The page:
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(Senate - May 24, 2012)

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[Pages S3625-S3626]
From the Congressional Record Online through the Government Publishing Office []


 Mr. NELSON of Nebraska. Mr. President, today I wish to 
recognize the 20th anniversary of a successful program in my home State 
of Nebraska called the Rural Health Education Network, or RHEN which 
focuses on increasing the health workforce.
  The RHEN program was established at the University of Nebraska 
Medical Center, UNMC, as an effort to develop a network of volunteer 
faculty in communities across the State who would serve as mentors for 
students entering into various health care professions to perform rural 
rotations as part of their training. This partnership between UNMC and 
these Nebraska communities provides hands-on training for these health 
profession students.
  Working with volunteer faculty across rural Nebraska communities, 
almost all UNMC students are able to complete a rural rotation during 
their education. Students spend up to 2 months living and working in a 
rural community under the guidance of a local health professional. In 
2010, more than 530 students from UNMC participated in 854 rural 
rotations in 74 Nebraska communities. The program allows these UNMC 
students to experience the good life in Nebraska communities, inspiring 
many students to launch a health career in a smaller community.
  The RHEN program has since expanded to promote career opportunities 
in health care to students in rural areas and smaller communities. In 
fact, RHEN has become the umbrella under which most of UNMC's rural 
outreach education activities are accomplished.
  One goal of RHEN has been to create innovative programs at the 
undergraduate level and establish a career pipeline for students from 
rural areas to become health care professionals in rural Nebraska. A 
key component in attaining this goal was the establishment of the Rural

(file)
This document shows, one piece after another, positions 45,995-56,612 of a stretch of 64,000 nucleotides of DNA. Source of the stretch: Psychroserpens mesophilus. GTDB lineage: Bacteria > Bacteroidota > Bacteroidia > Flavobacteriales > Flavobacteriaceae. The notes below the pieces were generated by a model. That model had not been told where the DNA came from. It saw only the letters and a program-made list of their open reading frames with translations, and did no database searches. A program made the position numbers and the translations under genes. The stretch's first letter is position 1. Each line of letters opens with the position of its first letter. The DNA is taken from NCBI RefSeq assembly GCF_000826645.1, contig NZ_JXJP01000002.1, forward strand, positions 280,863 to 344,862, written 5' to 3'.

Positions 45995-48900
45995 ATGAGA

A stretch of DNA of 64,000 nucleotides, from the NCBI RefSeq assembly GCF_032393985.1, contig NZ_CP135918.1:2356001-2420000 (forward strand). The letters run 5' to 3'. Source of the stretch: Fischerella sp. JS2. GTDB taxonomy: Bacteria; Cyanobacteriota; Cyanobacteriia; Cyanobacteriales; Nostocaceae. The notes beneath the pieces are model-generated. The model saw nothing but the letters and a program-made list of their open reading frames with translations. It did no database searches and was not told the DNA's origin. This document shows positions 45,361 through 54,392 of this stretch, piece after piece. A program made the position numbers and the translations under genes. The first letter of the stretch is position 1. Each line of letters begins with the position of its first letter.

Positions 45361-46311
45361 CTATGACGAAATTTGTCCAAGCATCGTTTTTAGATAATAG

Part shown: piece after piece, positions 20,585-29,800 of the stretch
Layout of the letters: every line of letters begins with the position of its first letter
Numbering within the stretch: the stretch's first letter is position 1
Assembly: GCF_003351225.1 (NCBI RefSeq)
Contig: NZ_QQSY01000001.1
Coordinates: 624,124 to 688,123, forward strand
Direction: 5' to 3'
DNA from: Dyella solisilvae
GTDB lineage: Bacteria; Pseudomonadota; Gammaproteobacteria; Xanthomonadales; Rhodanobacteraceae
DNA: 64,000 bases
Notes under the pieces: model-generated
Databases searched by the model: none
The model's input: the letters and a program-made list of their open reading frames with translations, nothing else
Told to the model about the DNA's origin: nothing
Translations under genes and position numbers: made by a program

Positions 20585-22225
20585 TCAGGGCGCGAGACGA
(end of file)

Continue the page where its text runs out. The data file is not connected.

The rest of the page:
Health Opportunities Program, or RHOP.
  Built on the logic that persons raised in rural areas are more likely 
to return to rural areas after school, RHOP gives youth from rural 
areas a head start in pursuing a health care career. Under RHOP, 
qualified high school graduates receive tentative acceptance into one 
of nine UNMC health profession programs when they begin undergraduate 
studies at either Chadron State or Wayne State College in Nebraska. The 
undergraduate tuition is waived for these students, provided they meet 
all applicable academic standards.
  The RHOP program provides students a career path to nearly every 
health care field, including medicine, nursing, pharmacy, dentistry, 
dental hygiene, physical therapy, physician assistant, radiography, and 
clinical laboratory science. Since its inception,
  Seventy-five percent of all practicing UNMC RHOP graduates have 
worked in a rural community for at least part of their careers;
  Currently, 183 out of 359 practicing RHOP graduates are health care 
providers in rural Nebraska;
  Two hundred fifty-three RHOP alumni are practicing in 57 Nebraska 
counties; and
  Seventy percent of RHOP graduates stay in Nebraska.

[[Page S3626]]

  Based on RHOP's initial success, UNMC has since developed three 
additional early admission programs:
  The Kearney Health Opportunities Program grants students at the 
University of Nebraska-Kearney, UNK, pre-admission to UNMC in five 
programs including medicine, nursing, pharmacy, radiography, and 
clinical laboratory science.
  A collaboration between Peru State College and the UNMC College of 
Pharmacy reserves three slots each year in the College of Pharmacy for 
Peru State graduates.
  The Public Health Early Admission Student Track allows Chadron State, 
Wayne State, Peru State, and UNK to each annually select three students 
for direct enrollment into a UNMC Public Health graduate program to 
help relieve the critical shortage of public health workers in rural 
  Additionally, since 1993, UNMC has sponsored annual science meets for 
eighth graders in Nebraska communities to get students interested in 
science-based careers. More than 1,000 students have participated in 
these meets. Further, RHEN hosts a career day each year for more than 
250 students to visit and experience UNMC.
  Now recognized as one of the most effective health workforce 
development programs in my state, RHEN's anniversary provides the 
perfect opportunity to recognize the accomplishments of this amazing 
program and how it is making a difference across Nebraska. To 
illustrate, RHEN's focus is one of the reasons why U.S. News & World 
Report ranks UNMC's primary care medicine program among the top 10 in 
the country.
  In closing, the Rural Health Education Network program has made a 
significant difference in helping students become health care 
professionals for rural Nebraska, and I extend my congratulations to 
this program on 20 years of making a positive impact and increasing the 
health care workforce across Nebraska.